Monday, February 13, 2017
LAKE PLACID DIET: He's got legs
Current week (Feb. 9): 465 pounds
My legs have never been sexy, and I've never tried to sculpt them into chick magnets, yet I did win a "Best Legs in the Tri-Lakes" contest 21 years ago, back when I was 26 years old and not ashamed of wearing shorts and showing some skin below the knees.
That all changed about six months ago when I scraped the back of my right leg getting out of a car and the front of my left leg doing something else (I forgot what). Those scrapes have not healed since July, and they were getting worse before I saw my doctor two weeks ago.
Poor circulation in my lower legs runs in my mother's side of the family. The veins simply have a hard time pumping the blood back to my heart, so my legs, ankles and feet swell up. It's bad mainly because I am morbidly obese. Now, with poor circulation, swelling and thin skin on my legs, I have what they call venous ulcers — open wounds that "weep" fluid down my legs and take a long time to heal.
I've had leg ulcers before, and they healed on their own, creating scar tissue and discolored skin on the front of my legs. Then in 2014, I lost 80 pounds while writing the weekly "Lake Placid Diet" column for the Lake Placid News and my legs were finally healthy again. With the weight loss and all the exercise I was getting training for 10K and half marathon races in Lake Placid, the swelling in my legs, ankles and feet went away. And when I got scrapes on my legs, they healed quickly. I hadn't felt that good about my body — and my legs — in years.
Then I gained back the 80 pounds in 2016, plus 10 more pounds for good measure, and my leg troubles returned. Now I'm just fighting to walk, never mind compete in a half marathon again. I get around with a cane. When people ask me why I need a cane, I just say, "old age," and quickly change the subject. At 47 years, old age is not my problem, and that's why I've been too embarrassed to share my story.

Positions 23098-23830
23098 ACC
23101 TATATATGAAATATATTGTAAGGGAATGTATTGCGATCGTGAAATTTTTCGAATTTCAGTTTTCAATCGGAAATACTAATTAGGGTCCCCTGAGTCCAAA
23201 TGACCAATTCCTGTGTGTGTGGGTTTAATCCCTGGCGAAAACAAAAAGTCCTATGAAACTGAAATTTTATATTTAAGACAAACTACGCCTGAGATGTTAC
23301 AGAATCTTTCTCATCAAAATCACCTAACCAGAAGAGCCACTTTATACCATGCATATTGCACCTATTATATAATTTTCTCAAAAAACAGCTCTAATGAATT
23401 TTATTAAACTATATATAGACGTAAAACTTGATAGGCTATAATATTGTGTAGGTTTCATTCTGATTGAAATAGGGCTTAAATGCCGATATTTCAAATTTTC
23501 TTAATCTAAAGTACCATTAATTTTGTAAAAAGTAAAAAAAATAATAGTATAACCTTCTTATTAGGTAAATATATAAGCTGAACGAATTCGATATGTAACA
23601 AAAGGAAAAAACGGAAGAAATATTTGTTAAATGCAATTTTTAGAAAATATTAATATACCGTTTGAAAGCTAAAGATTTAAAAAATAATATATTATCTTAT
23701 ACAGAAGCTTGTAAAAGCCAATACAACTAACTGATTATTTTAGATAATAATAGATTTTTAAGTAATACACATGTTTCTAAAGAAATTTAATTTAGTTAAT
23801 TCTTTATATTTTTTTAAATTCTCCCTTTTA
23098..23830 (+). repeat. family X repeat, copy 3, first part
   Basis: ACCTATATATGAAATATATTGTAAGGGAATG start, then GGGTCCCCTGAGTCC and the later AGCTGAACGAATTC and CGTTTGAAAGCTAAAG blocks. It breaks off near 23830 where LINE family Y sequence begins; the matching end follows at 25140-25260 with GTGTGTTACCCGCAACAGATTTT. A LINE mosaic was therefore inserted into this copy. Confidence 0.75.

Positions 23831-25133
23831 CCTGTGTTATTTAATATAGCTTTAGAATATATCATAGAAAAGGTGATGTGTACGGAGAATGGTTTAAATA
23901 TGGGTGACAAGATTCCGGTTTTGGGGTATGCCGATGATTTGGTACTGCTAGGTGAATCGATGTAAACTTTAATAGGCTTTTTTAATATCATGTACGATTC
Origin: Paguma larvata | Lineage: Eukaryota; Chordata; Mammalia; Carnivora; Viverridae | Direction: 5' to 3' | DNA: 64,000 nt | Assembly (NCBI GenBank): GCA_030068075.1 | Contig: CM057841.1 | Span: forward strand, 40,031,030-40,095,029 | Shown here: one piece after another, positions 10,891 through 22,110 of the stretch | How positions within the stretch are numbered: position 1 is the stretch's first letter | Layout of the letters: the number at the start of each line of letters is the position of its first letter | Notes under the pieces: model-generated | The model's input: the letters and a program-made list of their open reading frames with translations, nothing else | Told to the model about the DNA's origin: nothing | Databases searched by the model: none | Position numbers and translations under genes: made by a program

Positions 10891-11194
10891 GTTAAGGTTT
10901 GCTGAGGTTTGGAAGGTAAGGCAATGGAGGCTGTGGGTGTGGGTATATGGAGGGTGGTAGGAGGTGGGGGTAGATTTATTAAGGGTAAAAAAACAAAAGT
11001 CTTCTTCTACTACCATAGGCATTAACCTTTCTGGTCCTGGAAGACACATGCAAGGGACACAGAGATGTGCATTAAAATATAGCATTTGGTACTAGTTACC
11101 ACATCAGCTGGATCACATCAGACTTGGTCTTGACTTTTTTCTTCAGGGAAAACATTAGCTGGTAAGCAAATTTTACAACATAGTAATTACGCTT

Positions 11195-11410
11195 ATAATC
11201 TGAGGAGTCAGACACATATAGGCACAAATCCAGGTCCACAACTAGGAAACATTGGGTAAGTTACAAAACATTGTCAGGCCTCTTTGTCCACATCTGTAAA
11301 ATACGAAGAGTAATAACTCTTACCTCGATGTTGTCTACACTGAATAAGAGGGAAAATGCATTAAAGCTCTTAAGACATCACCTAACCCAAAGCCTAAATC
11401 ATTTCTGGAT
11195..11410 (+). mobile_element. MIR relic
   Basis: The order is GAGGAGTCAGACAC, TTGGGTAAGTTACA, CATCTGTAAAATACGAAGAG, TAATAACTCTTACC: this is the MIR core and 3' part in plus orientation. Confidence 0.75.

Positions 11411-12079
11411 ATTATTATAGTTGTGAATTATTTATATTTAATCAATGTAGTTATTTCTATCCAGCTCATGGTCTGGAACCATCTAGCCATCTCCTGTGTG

The main reason I lost 80 pounds in 2014 was because I held myself accountable by writing a weekly journal in the Lake Placid News each week, sharing my struggles and successes with weight loss and exploring the community approach to losing weight. I took off my mask and was open and honest about my struggles. Since I was recording my weight every week, I was obligated to lose weight to get healthy. And it worked, at least until June 2015 when I walked my second half marathon. After two years, though, it all fell apart.
Essentially, I went back to my old habits of overworking and overeating, and that's why I gained the weight back.
Even though I really want to keep my current struggles private, I've finally decided to share my story again on my personal blog. Maybe it will help again. After all, the Lake Placid Diet never really ended. After 18 months, I published the highlights of my newspaper column in the "Lake Placid Diet" book. Like I said at the end of the book, the journey continues.
After gaining back the weight — three years after the Lake Placid Diet began — this new chapter of the Lake Placid Diet is the story of healing and recovery.
Part of that recovery was wrapping up my legs Saturday, Feb. 11 so I could co-announce the Saranac Lake Winter Carnival Gala Parade with NCPR's Brian Mann. We had a great time! Listen HERE.